Today’s IT leaders are under pressure to deliver speed, flexibility and business value like never before. It’s no wonder that so many of them are turning to new technologies, such as hybrid cloud deployments, to help them meet the new challenges they face. However, in order to truly take advantage of hybrid cloud, there’s another new technology that IT teams need to take advantage of, and it’s one they might not be so familiar with. In this post, we’ll be discussing the software defined data center (SDDC): what it is, what it’s not, and how it can help your IT team create value for the business.
What is the software-defined data center?
To put it quite simply, the software defined data center is the logical conclusion to the “as a service” business model. While vendors have been virtualizing certain elements of the IT experience for years now, the software defined data center is a complete, end-to-end virtualized data center. Think of it as “IT as a service”, and you’ll have a pretty good idea of what the software defined data center entails.
In order to truly fit the bill as a software defined data center, a particular offering would need to provide virtualized services that include everything an IT organization might need to function effectively. This would cover everything from software defined networking to software defined storage, and software defined compute to software defined security.
All these services are delivered as part of a single unified platform, which is easy to deploy, easy to scale, and easy to manage. Working with a trusted vendor of software defined data center solutions, an IT organization can quickly get a data center infrastructure that has been configured, tested and validated, removing the need for the team to piece together a data center infrastructure using their own time and resources. On top of this, the software defined data center can be deployed on a variety of hardware offerings, virtually eliminating the possibility that you would have to make an expensive infrastructure investment just to be able to use it.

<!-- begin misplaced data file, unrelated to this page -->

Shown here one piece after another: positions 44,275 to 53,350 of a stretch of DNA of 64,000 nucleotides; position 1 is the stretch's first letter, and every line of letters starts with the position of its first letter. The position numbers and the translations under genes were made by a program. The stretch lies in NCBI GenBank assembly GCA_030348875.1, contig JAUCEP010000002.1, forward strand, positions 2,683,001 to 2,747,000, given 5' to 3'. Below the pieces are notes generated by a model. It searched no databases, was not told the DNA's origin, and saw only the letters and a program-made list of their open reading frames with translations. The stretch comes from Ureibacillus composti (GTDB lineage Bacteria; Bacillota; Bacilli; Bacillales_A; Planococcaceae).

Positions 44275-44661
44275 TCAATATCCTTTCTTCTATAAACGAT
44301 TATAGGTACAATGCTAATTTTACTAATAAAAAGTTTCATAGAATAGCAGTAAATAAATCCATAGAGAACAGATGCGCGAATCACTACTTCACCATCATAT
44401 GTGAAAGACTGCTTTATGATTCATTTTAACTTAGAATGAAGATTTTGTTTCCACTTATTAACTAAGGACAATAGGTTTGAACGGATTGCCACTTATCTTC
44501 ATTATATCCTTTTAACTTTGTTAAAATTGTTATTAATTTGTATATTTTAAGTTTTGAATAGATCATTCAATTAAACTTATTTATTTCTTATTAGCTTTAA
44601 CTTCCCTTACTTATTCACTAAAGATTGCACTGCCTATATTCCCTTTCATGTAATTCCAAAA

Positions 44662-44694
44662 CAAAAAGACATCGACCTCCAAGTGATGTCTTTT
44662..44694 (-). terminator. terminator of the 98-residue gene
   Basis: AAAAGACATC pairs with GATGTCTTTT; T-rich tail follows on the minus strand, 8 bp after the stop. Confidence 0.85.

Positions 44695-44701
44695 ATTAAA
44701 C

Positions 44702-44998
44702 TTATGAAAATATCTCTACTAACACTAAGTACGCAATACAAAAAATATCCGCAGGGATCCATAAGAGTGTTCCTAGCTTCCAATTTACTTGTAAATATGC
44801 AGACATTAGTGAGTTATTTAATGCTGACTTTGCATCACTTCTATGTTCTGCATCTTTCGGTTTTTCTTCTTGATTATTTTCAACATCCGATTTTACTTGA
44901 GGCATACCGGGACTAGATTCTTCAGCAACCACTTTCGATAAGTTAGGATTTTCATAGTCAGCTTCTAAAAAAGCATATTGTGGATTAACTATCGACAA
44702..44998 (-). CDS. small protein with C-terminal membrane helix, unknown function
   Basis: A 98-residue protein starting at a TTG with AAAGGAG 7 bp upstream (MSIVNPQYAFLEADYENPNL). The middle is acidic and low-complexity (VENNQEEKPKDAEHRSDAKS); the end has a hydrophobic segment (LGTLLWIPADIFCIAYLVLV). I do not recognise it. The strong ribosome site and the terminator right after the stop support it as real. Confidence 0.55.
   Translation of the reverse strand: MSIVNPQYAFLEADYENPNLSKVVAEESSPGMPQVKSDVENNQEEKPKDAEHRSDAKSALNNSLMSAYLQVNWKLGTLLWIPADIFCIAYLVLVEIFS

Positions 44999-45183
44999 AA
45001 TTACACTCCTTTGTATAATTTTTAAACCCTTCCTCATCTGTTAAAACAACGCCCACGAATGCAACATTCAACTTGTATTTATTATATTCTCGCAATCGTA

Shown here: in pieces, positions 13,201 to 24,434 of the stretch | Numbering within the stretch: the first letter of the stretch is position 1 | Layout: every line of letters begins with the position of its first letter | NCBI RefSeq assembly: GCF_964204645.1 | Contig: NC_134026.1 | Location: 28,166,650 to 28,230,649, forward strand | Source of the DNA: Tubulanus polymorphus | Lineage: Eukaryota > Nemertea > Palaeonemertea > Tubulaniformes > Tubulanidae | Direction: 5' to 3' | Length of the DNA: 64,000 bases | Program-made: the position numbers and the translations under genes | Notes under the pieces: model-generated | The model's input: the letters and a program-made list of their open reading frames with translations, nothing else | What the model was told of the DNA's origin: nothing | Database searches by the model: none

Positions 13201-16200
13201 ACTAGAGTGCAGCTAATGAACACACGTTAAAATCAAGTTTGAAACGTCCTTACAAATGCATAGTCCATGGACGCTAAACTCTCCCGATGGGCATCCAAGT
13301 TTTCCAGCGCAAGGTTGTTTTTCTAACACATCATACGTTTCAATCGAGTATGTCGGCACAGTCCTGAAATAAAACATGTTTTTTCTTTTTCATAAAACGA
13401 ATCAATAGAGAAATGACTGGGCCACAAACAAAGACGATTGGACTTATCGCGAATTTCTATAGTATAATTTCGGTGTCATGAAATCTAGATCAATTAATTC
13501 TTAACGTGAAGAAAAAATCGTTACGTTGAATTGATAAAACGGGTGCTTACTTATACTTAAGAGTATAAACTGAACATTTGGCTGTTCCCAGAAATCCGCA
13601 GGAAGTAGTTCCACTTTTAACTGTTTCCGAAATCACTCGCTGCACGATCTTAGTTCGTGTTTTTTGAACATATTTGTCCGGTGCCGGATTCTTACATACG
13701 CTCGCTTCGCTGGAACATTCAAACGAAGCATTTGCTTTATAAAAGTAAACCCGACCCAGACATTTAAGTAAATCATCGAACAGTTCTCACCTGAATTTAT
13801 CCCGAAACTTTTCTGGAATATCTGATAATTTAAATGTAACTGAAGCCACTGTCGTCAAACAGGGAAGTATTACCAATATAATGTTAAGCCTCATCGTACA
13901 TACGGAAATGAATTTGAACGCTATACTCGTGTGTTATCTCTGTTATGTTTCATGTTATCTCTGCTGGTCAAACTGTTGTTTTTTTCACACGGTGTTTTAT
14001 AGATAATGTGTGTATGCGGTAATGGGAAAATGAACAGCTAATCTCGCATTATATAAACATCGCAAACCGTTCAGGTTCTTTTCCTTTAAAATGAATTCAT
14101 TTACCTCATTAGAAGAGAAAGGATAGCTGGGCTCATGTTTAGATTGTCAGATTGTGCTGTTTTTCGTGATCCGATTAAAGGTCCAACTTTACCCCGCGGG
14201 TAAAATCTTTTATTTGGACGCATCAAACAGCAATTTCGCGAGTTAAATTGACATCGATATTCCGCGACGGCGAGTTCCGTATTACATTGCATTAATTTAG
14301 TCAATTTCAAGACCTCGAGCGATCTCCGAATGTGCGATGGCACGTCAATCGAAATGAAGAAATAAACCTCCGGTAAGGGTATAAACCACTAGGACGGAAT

What is a software defined data center not?
First of all, the software defined data center is not just another example of marketing hype and buzzwords that don’t really mean anything. While these kinds of things are rampant in the IT industry, the software defined data center is the real deal, with the potential to deliver real advantages for both IT and the business.
Beyond this, not just any virtualized service can be considered a software defined data center. Individual as-a-service offerings certainly have their time and place, but the thing that makes the SDDC unique is the fact that it’s a single unified and integrated offering. If the offering your considering doesn’t cover all your bases in a single integrated package, then it simply isn’t a software defined data center.
What does the software defined data center mean for you?
Going back to our discussion of the new challenges placed on IT, the software defined data center provides a simple and effective way to meet those challenges. In an era when IT professionals are always being asked to do more with less, software defined data centers help make this a possibility.
As we alluded to earlier, the SDDC can also enable IT teams to make the most of hybrid cloud environments. While you capitalize on the different advantages of private and public clouds, an SDDC can help you make sure your IT infrastructure stays unified in spite of this.
Read the next post in our software defined data center series to learn more, or contact Cima today to learn more about our offerings.
James Cunningham serves as the Chief Technology Officer at Cima Solutions Group. His experience in Healthcare operations and infrastructure support has enabled him to effectively move workloads into various cloud computing models. With 19 years in the IT field he carries several industry standard certifications, specializing in x86 and virtualization. Prior to Cima, James spent 15 years in Healthcare IT. He was Manager of Infrastructure at Parkland Hospital in Dallas. He has also spent over 10 years at The MetroHealth System in Cleveland, in Systems Engineering and EMR System Support.